Skid Steer Loaders — Generally driven on tracks, these machines get their name from the steering method.
Backhoe Loader — A different type of heavy equipment entirely, backhoes come with a front-loading device and a rear excavator tool.
The principle job of a wheel loader can be altered by equipping other attachments to the front lifting mechanism. Instead of a bucket scoop, these attachments give the machine a more specific purpose and different capabilities. With these additions, wheel loaders can be used to move other equipment, clear forests and landscapes, remove snow and ice, dig holes, and more.
- Lifting jibs
- Stump grinders
Where To Use Wheel Loaders
Wheel loaders are often used when a skid steer is too small, or the digger implemented on a backhoe is not needed. Wheel loaders come in different sizes as well, usually determined by the size of the bucket or scoop, leaving some variability (considering attachments as well) on which projects need which specific loaders. Here are some general guidelines.
Loaders are often seen on construction sites and excavation jobs as the large bucket is perfect for scooping and moving dirt and rocks away from an excavation site and loading it into trucks. Loaders can also help to transport such material around the site.
You’ll also see wheel loaders used in road-building projects as their tires make it essential whenever moving heavy loads is needed in the construction of city streets or interstate highways. Loaders are also seen in agriculture and landscaping projects and can prepare any job site or assist in cleanup after a project is completed.
Ready to grow with heavy equipment operator training? Plan with the right course.
PTS is the Wheel Loader Training School You Need
Performance Training Solutions provides accessible training to get you set up for a new career and meet all requirements quickly. We offer two, three-week, 120-hour courses in heavy equipment operations. Depending on the type of machinery you’re seeking certification for, you may need to take one or both of the courses.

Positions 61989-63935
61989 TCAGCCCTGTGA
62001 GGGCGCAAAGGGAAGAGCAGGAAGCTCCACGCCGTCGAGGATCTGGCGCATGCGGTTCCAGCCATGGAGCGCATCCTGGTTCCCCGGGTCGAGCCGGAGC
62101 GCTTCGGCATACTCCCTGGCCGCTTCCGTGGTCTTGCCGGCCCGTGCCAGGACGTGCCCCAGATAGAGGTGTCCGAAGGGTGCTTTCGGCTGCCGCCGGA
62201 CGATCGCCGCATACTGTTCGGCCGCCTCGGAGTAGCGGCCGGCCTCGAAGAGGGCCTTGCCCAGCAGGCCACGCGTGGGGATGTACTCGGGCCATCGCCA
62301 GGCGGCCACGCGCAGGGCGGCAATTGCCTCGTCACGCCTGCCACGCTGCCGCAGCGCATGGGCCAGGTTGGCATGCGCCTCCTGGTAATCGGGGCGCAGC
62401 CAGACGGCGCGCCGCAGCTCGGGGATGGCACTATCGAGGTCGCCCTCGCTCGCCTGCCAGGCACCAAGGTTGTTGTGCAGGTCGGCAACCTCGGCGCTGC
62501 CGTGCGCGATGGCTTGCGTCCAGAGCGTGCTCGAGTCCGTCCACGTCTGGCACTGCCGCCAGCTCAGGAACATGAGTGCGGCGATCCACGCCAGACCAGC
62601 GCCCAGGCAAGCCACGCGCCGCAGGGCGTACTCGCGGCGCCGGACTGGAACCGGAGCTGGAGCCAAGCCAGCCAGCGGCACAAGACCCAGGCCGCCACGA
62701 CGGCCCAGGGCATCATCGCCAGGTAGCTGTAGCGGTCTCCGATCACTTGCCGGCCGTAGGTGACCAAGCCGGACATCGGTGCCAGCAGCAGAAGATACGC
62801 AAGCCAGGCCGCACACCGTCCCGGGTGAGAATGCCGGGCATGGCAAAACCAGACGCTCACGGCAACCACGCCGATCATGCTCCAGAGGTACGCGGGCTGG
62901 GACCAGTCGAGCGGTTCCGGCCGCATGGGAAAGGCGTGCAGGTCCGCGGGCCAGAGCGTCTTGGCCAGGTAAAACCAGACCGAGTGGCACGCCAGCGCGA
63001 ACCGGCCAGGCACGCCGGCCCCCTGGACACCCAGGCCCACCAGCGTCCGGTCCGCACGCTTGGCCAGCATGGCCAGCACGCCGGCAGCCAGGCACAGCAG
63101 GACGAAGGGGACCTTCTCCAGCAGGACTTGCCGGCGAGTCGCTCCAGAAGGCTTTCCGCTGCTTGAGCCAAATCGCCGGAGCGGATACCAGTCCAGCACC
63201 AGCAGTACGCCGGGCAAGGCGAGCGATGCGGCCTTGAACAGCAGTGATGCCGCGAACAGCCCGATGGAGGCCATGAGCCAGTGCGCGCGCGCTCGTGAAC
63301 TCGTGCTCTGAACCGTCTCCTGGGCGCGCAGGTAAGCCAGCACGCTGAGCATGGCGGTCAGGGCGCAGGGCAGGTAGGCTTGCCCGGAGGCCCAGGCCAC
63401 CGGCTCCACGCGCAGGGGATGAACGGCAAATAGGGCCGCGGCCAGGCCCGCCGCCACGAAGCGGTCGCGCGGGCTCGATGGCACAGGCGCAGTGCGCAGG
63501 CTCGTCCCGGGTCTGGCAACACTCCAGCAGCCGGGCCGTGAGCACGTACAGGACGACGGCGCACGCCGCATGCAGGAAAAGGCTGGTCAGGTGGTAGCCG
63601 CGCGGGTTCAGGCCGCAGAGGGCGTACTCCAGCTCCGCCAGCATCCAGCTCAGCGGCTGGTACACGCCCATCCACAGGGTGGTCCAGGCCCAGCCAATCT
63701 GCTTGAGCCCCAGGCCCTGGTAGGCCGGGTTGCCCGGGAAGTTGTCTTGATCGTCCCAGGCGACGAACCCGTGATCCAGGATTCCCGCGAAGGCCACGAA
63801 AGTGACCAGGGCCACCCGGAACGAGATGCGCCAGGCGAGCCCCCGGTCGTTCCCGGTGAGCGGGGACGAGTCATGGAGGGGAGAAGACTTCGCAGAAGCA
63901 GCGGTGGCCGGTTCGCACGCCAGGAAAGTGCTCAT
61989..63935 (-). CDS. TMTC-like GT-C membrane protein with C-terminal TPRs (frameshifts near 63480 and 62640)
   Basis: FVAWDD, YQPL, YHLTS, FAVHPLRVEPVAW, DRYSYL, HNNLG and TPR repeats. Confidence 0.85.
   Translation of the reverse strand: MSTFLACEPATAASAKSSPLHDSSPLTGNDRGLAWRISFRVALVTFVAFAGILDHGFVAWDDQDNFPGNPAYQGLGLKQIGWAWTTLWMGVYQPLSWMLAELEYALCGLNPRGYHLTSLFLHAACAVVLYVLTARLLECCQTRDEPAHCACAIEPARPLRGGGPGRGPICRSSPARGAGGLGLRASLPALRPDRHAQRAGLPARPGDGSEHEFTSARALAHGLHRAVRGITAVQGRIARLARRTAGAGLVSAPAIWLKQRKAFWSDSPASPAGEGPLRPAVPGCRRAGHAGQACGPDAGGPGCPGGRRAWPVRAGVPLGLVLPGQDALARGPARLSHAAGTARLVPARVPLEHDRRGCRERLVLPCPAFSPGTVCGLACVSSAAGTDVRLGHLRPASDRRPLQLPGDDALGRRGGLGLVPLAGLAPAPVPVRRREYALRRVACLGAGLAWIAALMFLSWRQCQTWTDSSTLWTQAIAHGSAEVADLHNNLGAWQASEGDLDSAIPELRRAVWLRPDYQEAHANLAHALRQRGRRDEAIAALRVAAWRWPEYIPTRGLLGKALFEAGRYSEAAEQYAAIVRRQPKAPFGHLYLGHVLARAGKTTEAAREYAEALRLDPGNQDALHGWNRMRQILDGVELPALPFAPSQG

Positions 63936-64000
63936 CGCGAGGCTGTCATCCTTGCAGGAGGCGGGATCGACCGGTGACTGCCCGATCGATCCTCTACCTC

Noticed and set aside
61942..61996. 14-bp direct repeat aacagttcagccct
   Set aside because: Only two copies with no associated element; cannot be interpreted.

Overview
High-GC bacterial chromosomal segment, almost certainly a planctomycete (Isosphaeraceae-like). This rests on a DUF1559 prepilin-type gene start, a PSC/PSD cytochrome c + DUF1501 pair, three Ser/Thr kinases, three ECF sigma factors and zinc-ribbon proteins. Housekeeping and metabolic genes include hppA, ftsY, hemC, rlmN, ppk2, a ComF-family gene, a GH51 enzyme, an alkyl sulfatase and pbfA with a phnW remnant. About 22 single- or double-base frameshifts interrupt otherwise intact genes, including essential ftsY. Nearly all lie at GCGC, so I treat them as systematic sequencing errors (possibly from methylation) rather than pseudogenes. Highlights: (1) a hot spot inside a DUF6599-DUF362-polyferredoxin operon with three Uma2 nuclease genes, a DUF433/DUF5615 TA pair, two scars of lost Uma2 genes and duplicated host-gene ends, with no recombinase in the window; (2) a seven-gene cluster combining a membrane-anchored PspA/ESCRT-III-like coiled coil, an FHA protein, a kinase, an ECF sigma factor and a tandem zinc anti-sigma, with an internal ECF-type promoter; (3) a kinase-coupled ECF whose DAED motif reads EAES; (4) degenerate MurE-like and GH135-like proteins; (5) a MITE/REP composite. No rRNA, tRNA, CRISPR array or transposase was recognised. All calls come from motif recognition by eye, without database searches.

Here’s a brief snapshot of the types of equipment covered in each course.
- Heavy Equipment Operator 1 is an entry-level course and covers the knowledge and skills required to obtain employment as a skid steer, wheel loader, compactor, backhoe, or articulated off-road dump truck operator.
- Heavy Equipment Operator 2 follows up on that initial training and opens the door to employment as an operator for bulldozers, scrapers, excavators, and motor graders.
If you are not prepared to pay tuition outright, several funding and finance options are available to you. For veterans, PTS gladly accepts the Post 9/11 GI Bill® as well as Veteran Readiness and Employment (VR&E) Program Chapter 31 benefits.
If you are not prepared to pay tuition outright, several funding and finance options are available to you. PTS serves many students who are funded by training grants through programs such as the Workforce Innovation Opportunity Act and the Trade Adjustment/Readjustment Act. Depending on your circumstances, these training grants may include additional funds for lodging, transportation, and meals. Call 1-866-248-9958 now to learn more about how we serve unemployed or underemployed workers.
There are also different state and federal grants that individuals may be eligible for that can be used to pay for training. Examples of some of these programs are Tribal Education (BIA), WIOA Workforce Innovation and Opportunity Act, Department of Workforce Development, and Displaced Workers, Displaced Farmers.